An Update on Marine Renewable Energy in Britain

With first-class research centers, a host of competing devices and a strong pipeline of pre-commercial systems, the UK is a world leader in renewable wave and tidal energy. Yet despite its strong position it has been slow to put in place the support needed to grow this industry to mass-market size, leading many to fear it could lose out in the race to commercialize this technology. Thankfully for the all, however, in 2009 several events occurred that improved support for marine renewables at all stages of development.

One of the biggest obstacles faced by marine energy developers is the cost and availability of grid connection, especially for early-stage devices. 

To address this obstacle, in 2009 the UK government agreed to provide £8 million (US $12.8 million) in funding for the European Marine Energy Research Centre (EMEC) in Orkney, to allow it to develop four new test plots (two tidal, two wave). “We’re seeing a scaling up in the technologies as they move from the prototype stage into the commercial market place. Our new facilities will support this process — by offering developers a choice when they make the move from the test tank to at-sea trials of their machines,” said Neil Kermode, EMEC Managing Director.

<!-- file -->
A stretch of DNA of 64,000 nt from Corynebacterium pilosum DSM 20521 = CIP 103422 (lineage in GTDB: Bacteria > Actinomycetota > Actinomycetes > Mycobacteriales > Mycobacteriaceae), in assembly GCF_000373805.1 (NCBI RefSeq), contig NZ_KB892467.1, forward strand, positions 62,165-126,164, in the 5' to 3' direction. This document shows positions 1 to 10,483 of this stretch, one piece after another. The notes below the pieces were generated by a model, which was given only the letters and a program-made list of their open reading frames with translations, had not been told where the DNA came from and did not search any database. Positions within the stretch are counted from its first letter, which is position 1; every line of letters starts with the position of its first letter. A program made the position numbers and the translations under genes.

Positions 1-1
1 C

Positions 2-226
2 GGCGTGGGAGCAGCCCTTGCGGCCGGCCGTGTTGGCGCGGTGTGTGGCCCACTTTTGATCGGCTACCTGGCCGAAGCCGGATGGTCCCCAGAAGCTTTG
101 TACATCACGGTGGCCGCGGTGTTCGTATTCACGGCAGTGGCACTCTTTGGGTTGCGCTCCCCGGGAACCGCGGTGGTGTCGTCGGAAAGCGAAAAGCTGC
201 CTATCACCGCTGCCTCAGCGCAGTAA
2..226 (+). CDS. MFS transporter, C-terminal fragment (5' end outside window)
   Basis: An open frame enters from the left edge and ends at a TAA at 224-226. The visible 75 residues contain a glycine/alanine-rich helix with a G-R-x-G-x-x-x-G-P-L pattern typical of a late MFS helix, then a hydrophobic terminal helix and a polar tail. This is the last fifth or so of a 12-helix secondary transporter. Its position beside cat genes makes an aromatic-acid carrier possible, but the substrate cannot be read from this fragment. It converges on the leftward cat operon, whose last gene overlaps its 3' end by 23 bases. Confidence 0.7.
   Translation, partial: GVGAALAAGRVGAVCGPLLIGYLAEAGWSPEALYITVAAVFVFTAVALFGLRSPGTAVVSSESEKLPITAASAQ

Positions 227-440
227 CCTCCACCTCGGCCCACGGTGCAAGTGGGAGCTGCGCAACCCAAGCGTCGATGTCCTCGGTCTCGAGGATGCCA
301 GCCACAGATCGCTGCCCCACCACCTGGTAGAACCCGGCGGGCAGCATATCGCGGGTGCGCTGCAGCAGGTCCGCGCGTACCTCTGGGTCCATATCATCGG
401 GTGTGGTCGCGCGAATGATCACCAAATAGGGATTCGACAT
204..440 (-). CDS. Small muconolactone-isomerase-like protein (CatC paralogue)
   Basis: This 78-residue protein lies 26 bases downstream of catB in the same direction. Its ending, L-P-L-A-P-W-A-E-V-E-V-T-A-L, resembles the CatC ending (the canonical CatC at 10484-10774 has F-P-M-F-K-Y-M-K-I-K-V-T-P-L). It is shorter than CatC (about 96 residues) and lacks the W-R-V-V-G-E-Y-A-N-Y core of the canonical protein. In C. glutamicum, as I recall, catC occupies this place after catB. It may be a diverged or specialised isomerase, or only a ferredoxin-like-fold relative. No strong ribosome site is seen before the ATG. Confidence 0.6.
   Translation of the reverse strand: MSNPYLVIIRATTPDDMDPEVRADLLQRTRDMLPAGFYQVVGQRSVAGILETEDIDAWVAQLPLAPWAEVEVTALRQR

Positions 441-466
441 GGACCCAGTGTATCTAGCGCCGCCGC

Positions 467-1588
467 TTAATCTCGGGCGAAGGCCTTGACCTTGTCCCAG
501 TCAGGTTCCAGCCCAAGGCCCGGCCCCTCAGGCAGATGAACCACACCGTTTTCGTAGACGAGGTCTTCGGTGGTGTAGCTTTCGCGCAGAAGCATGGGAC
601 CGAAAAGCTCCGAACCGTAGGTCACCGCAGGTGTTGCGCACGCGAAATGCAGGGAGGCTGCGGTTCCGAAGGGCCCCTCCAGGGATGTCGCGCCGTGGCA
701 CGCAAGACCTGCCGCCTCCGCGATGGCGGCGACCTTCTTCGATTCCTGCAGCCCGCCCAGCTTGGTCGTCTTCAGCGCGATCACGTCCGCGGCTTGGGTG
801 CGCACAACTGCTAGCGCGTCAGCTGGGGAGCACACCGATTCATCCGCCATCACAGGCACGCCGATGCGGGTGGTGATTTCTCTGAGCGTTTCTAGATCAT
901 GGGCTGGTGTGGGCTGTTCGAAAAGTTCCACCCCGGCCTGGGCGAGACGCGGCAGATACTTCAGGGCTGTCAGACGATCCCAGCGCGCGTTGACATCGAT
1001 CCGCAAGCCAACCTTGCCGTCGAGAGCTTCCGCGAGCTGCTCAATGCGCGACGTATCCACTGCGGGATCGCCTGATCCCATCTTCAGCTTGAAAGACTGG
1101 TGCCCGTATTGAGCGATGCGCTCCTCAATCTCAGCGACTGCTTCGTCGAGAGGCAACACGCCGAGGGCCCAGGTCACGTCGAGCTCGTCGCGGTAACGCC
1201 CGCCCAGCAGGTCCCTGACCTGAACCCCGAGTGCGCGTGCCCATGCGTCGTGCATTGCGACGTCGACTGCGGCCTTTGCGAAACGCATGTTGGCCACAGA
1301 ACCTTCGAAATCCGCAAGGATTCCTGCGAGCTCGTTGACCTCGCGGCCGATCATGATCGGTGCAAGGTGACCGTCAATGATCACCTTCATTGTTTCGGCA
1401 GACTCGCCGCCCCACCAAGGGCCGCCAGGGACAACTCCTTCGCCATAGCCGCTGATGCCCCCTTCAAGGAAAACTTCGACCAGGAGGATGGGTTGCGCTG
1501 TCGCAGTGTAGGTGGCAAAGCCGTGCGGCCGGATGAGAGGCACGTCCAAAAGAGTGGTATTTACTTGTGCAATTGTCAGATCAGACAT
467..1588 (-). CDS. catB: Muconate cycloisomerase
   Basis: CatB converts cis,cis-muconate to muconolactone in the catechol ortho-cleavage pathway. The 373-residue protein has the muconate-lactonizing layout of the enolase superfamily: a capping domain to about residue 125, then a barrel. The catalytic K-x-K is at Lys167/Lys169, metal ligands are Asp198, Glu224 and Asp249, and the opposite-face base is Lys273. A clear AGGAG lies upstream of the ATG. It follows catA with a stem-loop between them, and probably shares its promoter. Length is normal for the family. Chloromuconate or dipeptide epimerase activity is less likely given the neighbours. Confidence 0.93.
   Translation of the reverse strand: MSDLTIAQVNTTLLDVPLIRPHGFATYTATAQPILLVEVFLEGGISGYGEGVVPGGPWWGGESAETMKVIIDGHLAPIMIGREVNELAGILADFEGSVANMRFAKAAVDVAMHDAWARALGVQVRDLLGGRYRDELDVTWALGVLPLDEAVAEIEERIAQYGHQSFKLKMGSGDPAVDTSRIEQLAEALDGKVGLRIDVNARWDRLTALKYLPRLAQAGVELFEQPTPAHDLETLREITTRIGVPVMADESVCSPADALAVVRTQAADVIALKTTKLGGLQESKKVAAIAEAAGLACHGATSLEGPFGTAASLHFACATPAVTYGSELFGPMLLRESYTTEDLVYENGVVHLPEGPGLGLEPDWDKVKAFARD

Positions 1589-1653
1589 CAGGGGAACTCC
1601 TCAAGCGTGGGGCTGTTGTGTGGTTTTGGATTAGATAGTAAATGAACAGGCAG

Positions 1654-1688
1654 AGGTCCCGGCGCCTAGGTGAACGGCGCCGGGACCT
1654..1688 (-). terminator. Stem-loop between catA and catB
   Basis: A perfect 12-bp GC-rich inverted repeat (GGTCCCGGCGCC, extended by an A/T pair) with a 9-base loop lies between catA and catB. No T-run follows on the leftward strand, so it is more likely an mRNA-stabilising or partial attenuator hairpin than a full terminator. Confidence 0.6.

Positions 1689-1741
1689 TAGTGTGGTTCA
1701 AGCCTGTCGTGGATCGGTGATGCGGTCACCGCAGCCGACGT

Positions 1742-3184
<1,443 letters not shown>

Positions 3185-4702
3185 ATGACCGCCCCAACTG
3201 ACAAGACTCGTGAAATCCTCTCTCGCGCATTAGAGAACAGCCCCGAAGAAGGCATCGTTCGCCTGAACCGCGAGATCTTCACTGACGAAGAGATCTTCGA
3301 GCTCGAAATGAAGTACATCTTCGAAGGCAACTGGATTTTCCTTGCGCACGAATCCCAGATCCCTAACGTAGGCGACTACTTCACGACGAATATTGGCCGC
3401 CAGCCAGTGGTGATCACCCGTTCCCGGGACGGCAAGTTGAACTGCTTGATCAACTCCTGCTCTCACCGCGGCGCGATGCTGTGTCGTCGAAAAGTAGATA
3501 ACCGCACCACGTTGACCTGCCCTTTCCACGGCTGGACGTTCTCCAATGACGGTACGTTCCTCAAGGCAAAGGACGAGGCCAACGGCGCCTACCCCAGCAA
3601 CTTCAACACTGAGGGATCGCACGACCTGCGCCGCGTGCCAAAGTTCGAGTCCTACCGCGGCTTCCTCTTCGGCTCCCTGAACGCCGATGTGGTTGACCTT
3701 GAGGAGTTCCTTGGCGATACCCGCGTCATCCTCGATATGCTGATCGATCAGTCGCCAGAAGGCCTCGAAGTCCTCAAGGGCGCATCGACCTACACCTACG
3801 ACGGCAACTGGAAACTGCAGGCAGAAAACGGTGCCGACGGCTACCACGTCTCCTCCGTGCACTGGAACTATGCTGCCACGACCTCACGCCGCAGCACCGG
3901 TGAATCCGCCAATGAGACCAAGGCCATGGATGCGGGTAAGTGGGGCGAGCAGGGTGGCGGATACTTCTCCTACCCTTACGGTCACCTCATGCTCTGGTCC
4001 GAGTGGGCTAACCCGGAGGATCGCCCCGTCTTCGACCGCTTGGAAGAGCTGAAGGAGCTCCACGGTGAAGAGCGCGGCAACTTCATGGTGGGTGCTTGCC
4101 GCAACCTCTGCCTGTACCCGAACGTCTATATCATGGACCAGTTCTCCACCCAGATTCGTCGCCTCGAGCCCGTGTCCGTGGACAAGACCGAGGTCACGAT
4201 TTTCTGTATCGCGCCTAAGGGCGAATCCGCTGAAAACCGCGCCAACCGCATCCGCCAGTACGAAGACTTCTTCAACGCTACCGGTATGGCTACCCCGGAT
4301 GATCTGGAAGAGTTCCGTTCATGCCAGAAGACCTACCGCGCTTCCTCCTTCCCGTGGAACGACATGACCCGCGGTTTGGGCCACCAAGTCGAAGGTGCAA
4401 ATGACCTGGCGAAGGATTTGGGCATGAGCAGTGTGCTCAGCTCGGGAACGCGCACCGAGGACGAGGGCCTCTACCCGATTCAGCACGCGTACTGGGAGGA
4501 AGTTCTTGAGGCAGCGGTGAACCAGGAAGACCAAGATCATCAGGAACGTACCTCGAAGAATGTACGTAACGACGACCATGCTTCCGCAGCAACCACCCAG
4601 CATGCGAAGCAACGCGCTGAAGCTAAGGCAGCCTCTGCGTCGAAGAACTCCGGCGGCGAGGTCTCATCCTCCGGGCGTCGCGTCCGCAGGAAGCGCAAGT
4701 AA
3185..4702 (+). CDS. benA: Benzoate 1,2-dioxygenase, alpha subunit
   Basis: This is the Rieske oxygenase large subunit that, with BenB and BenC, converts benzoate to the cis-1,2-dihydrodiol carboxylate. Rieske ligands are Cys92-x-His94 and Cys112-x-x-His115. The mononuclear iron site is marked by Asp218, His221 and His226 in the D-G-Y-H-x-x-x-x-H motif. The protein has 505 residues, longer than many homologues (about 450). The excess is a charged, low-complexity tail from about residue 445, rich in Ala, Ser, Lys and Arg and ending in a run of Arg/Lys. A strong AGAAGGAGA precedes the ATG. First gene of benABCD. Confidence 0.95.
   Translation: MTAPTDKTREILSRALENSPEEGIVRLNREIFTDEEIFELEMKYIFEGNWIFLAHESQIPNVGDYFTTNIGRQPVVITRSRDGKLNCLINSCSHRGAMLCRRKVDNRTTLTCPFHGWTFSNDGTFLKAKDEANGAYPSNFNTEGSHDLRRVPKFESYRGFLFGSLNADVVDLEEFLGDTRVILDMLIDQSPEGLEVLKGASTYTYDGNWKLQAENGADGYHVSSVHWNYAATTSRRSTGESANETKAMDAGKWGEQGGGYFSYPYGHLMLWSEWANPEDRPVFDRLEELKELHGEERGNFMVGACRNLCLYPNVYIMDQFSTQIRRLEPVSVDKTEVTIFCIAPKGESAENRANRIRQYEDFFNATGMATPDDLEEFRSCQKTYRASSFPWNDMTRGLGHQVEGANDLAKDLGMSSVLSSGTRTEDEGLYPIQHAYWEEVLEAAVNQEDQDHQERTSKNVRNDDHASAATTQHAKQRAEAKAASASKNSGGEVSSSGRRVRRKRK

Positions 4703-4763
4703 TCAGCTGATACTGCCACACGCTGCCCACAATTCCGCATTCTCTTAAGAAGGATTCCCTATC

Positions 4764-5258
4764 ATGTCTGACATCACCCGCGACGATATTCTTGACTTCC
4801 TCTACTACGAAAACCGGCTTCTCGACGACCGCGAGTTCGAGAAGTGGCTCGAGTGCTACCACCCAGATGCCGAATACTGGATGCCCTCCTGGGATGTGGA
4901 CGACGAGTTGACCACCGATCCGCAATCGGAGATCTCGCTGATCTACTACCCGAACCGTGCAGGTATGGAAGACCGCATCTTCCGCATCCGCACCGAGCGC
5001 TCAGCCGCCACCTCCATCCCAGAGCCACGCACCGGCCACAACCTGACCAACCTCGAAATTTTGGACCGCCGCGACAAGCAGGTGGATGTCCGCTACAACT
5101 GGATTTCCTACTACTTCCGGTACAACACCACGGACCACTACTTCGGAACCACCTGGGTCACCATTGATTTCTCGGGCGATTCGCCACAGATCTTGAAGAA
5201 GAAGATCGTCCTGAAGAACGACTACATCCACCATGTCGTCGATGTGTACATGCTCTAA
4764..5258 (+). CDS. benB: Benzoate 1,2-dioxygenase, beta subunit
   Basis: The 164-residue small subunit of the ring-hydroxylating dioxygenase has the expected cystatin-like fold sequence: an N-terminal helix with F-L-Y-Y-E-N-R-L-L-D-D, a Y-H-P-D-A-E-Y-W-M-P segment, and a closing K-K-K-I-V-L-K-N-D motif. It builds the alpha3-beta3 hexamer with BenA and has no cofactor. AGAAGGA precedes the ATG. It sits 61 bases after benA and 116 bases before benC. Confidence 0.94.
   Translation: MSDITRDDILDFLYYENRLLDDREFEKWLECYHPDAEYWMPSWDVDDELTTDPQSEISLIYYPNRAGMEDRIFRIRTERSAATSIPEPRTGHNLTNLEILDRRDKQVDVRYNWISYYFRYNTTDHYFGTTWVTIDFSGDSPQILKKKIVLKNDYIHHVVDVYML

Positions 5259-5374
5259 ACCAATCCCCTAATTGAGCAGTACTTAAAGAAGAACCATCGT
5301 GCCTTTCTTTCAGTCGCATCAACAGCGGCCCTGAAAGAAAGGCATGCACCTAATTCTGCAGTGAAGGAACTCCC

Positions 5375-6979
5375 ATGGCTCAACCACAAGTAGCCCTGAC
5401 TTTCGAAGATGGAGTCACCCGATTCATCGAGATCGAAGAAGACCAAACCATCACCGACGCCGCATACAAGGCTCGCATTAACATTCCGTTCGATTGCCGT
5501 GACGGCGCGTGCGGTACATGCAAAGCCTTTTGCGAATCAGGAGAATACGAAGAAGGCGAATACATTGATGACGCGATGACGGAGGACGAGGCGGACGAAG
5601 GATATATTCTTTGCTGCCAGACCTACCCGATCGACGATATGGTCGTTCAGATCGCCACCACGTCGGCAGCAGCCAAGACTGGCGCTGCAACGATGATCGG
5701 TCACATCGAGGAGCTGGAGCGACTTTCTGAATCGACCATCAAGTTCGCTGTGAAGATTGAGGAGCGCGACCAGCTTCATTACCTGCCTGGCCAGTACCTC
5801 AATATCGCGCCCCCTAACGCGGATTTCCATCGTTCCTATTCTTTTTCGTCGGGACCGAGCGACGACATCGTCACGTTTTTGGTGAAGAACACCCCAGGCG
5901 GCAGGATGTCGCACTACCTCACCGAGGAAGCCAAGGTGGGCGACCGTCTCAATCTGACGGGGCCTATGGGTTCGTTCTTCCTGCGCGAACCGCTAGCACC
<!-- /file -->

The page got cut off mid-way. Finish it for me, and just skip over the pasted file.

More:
Also in 2009, construction began on the WaveHub — an undersea socket off the coast of South West England. Supported by the UK, EU and local government, the WaveHub should be completed in early 2010 and will allow for the connection of small wave and tidal power arrays with capacities of up to 5-MW each. Four berths are now available, with room to expand up to ten. If fully subscribed, the WaveHub could test as many as ten marine renewable energy devices with total generating capacities of 50 MW.

Three companies, Fred Olsen, Ocean Power Technology and Orecon have already secured leases (although Orecon recently encountered financial difficulties and its involvement may be in doubt). 

“We want South West England to be a world leader in the development of marine renewables, an industry which could be worth £2 billion a year to the UK by 2050,” said Guy Lavender, WaveHub’s General Manager in a recent release.